I will never write from the same perspective as someone born and raised in Korea and that’s never been my goal. Instead, I write from where I stand, not pulled between two places, but firmly in the space that spans them both.
Cultures are not rigid, static structures.
They’re constantly changing, shifting with the experiences of the people who comprise them, and their stories do, too. Diaspora writing is a natural part of that growth, not a usurpation or a corruption. A function of myth has always been to explain, to give shape and form to our experiences and make sense of the world around us. In reshaping traditional stories and myths according to my own diasporic experiences, I’m not taking away from the original source, but adding new growth.
And always, I strive to do so with respect. My love for stories never stopped and that encompasses those from my Korean heritage. I write from that same love, from that driving curiosity, that sheer wonder. Every time I fit some aspect of Korea into my work, it’s to pay homage to the impact it had on me, the way it shaped me as I grew into both my identity and my craft.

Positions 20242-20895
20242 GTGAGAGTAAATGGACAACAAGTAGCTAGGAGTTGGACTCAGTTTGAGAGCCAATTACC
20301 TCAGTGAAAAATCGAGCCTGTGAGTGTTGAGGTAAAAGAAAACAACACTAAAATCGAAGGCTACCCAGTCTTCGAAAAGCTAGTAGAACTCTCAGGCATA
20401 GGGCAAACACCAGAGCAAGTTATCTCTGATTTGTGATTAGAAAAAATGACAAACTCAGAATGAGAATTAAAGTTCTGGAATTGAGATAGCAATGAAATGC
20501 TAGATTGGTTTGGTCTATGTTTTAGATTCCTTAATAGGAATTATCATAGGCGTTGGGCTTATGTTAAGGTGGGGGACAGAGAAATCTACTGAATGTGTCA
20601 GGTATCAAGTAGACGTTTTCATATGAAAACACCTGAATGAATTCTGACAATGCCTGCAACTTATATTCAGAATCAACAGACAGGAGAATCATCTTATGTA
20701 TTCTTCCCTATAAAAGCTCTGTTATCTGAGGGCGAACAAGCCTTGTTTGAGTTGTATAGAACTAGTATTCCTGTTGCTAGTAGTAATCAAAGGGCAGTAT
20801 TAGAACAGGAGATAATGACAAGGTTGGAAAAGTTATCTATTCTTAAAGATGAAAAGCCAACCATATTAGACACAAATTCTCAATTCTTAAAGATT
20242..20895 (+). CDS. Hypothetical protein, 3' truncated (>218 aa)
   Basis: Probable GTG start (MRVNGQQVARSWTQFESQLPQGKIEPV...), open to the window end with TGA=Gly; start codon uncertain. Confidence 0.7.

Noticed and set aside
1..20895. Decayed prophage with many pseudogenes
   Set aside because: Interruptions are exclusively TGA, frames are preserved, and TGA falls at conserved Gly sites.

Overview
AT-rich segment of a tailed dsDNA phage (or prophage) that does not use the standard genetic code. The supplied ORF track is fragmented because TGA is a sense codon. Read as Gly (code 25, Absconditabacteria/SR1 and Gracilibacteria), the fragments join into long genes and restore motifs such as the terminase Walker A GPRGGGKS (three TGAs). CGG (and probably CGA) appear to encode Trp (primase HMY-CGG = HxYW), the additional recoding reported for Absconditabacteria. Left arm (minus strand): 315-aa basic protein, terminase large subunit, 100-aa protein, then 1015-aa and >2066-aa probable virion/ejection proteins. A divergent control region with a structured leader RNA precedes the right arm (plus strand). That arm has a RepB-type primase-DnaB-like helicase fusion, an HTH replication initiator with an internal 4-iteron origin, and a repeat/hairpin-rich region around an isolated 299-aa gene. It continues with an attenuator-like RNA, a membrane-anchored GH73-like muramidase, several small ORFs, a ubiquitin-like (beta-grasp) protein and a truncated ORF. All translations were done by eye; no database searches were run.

My roots are integral, but so is the trunk they nourish, the branches, the leaves that stretch up to infinite heights, carrying me across oceans while still keeping me connected, however distant, to the soil where I was born.
Jessica is a Rhysling Award winning SFF writer of short fiction and poetry. Born in Korea, they currently live in New England, where they balance their aversion to cold with the inability to live anywhere without snow. Previous work has appeared in khōreō, Flash Fiction Online, Fireside, ApparitionLit and others. They can be found at semiwellversed.wordpress.com and on Twitter: @wordsbycho
Photo by Jason Weingardt on Unsplash